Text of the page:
Viking skills #2: Archery

Archery is magical. Can you remember that first bow you made as a kid, the one who sent your roughly made arrow in among those trees, never to be found again? I do. However, I got into modern competition archey in my teens and with those glass fiber bows, the magic just wasn’t there for me. But I picked it up again as an adult and quickly gravitated towards making and shooting traditional wooden flatbows and longbows.

Before I move on, I must admit that I was in doubt on this one and if you argue that the second most important Viking skill (after making fire) is hunting in general, I’ll probably agree. But I love archery and it was likely one, if not the most important way of finding that food in the Viking age (and long before that, obviously). There were other ways to find those amino acids as well, like fishing, catching animals with snares and obviously from harvesting crops and slaying some of your poor farm animals. But archery is not only a useful hunting skill, it was also probably your preferred way of self defence. Close combat is ugly, and even if you managed to kill your opponent, if you got injured, you could easily die from the following infection.

So the ability to make a bow, string and arrows, and to send those arrows into living creatures, was a skill you had to master. I believe this was not only a man’s skill – women too had to be able to fend for themselves, and to hunt, in times of emergency. And from my experience, life is full of such times.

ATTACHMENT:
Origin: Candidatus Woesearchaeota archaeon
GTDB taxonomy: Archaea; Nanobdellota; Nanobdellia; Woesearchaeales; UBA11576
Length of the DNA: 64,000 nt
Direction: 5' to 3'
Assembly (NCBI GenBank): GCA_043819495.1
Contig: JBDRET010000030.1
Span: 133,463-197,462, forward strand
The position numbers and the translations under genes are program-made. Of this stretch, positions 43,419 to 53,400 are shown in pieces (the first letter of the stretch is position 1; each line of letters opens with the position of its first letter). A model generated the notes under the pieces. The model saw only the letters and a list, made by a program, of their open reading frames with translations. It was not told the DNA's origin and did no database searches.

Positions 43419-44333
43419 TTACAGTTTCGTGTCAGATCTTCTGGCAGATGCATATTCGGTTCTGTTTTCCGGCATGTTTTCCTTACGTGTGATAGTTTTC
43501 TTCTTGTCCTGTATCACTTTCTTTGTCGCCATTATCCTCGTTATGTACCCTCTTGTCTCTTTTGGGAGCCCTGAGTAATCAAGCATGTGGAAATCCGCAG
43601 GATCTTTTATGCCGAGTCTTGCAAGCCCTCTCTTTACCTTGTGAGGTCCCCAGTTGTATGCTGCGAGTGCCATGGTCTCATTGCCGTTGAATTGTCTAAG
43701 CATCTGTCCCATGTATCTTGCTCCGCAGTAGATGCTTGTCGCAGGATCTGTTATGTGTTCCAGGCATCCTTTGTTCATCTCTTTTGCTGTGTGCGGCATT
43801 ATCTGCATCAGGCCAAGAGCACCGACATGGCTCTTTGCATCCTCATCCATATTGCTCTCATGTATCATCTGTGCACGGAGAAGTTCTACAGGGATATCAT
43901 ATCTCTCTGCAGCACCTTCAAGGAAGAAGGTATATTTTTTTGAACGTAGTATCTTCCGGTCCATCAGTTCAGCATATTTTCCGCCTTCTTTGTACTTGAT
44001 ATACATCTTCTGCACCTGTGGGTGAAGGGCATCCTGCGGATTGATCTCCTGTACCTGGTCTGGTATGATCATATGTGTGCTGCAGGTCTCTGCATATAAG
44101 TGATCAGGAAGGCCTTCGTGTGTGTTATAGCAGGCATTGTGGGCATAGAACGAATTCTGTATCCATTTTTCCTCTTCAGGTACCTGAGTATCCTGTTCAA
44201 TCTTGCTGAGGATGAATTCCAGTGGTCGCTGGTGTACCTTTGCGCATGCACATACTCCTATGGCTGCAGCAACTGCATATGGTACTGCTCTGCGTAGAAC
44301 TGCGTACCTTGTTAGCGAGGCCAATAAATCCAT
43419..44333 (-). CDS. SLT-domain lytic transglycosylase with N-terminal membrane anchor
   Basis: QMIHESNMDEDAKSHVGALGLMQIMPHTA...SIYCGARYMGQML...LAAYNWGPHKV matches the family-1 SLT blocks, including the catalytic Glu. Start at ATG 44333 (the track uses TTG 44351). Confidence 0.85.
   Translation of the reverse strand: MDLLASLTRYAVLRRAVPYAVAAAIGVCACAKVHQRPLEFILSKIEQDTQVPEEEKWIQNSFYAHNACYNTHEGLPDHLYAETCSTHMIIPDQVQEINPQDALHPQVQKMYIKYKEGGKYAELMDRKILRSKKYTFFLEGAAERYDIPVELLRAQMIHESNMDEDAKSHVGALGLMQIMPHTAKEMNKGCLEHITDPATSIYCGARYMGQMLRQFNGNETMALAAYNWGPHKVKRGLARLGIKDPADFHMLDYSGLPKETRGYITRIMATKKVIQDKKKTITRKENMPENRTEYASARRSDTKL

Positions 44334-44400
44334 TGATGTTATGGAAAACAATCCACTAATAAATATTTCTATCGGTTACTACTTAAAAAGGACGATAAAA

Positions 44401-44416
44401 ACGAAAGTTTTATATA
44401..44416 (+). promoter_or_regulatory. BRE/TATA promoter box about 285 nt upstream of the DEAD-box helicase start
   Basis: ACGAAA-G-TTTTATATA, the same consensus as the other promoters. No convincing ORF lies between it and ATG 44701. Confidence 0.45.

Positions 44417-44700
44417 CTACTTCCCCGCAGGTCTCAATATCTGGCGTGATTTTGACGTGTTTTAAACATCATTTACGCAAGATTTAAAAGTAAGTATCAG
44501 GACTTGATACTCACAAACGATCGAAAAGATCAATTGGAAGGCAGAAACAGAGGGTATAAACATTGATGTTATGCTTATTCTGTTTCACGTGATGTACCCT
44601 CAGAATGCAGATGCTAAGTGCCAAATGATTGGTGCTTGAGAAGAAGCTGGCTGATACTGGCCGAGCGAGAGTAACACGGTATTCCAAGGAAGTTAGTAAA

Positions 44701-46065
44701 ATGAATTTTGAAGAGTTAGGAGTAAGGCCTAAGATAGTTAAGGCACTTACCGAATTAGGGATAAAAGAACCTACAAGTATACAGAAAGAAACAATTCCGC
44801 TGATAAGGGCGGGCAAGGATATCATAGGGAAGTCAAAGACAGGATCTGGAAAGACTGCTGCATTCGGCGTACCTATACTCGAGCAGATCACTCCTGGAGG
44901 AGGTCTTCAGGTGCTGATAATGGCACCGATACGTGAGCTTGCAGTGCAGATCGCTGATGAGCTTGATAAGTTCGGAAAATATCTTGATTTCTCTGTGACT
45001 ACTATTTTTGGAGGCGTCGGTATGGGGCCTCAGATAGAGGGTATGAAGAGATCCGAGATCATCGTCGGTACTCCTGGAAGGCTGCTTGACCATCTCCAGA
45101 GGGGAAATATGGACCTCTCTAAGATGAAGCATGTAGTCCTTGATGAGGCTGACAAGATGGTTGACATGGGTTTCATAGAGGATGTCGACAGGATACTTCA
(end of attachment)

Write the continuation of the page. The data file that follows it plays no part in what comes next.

I believe that almost every man and woman in the iron age knew how to make a decent bow. It was a common tool and there was nothing fancy about it. It was probably something you just had to have, like most people today have a cell phone. You would probably learn how to make it from a relative, and the craft of feathering and straightening arrows was probably something you saw most evenings by the hearth in your longhouse. You would learn how to find the right trees, how to work the wood, how to make a string and so on. Already as a child, you would know how to hit your target, and also that which is most important for an archer: When not to let that arrow fly. If you lose an arrow, that means lots of work to make a new one. Trust me, I have learned that the hard way…

Let me just add that if you haven’t already tried traditional archery, I think you should. If you also make your own bow and arrows, you will find it is self reliance in its purest form. It could also make you connect with yourself in a very powerful way.

So there you have it, Viking skill #2. Thanks for reading this blog, and may your arrow always find its target.

-Bjørn Andreas Bull-Hansen

Another blogpost you might like: Viking Skills #3


3 replies »

  1. I just came across your blog from your guest post on GrimFrost and have to say that I’m really enjoying it. I love that your are advocating for a return to our roots and basically ReWilding ourselves by learning mostly forgotten skills and making use of them. Keep it up man!


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